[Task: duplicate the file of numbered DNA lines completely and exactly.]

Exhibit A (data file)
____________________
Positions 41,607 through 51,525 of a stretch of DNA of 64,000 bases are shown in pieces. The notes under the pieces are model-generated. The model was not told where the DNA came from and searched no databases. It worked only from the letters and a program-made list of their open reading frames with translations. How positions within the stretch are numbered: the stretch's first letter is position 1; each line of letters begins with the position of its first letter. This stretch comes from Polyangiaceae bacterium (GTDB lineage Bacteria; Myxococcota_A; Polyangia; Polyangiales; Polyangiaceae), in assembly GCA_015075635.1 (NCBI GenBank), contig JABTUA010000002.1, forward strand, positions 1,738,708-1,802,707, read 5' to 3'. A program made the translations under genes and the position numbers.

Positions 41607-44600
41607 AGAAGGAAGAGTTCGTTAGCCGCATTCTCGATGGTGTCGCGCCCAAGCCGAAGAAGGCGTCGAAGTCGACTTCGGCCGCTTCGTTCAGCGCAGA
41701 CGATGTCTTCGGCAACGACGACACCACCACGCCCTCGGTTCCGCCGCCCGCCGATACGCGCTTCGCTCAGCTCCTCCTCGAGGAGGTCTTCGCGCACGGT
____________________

Positions 41,607 through 51,525 of a stretch of DNA of 64,000 bases are shown in pieces. The notes under the pieces are model-generated. The model was not told where the DNA came from and searched no databases. It worked only from the letters and a program-made list of their open reading frames with translations. How positions within the stretch are numbered: the stretch's first letter is position 1; each line of letters begins with the position of its first letter. This stretch comes from Polyangiaceae bacterium (GTDB lineage Bacteria; Myxococcota_A; Polyangia; Polyangiales; Polyangiaceae), in assembly GCA_015075635.1 (NCBI GenBank), contig JABTUA010000002.1, forward strand, positions 1,738,708-1,802,707, read 5' to 3'. A program made the translations under genes and the position numbers.

Positions 41607-44600
41607 AGAAGGAAGAGTTCGTTAGCCGCATTCTCGATGGTGTCGCGCCCAAGCCGAAGAAGGCGTCGAAGTCGACTTCGGCCGCTTCGTTCAGCGCAGA
41701 CGATGTCTTCGGCAACGACGACACCACCACGCCCTCGGTTCCGCCGCCCGCCGATACGCGCTTCGCTCAGCTCCTCCTCGAGGAGGTCTTCGCGCACGGT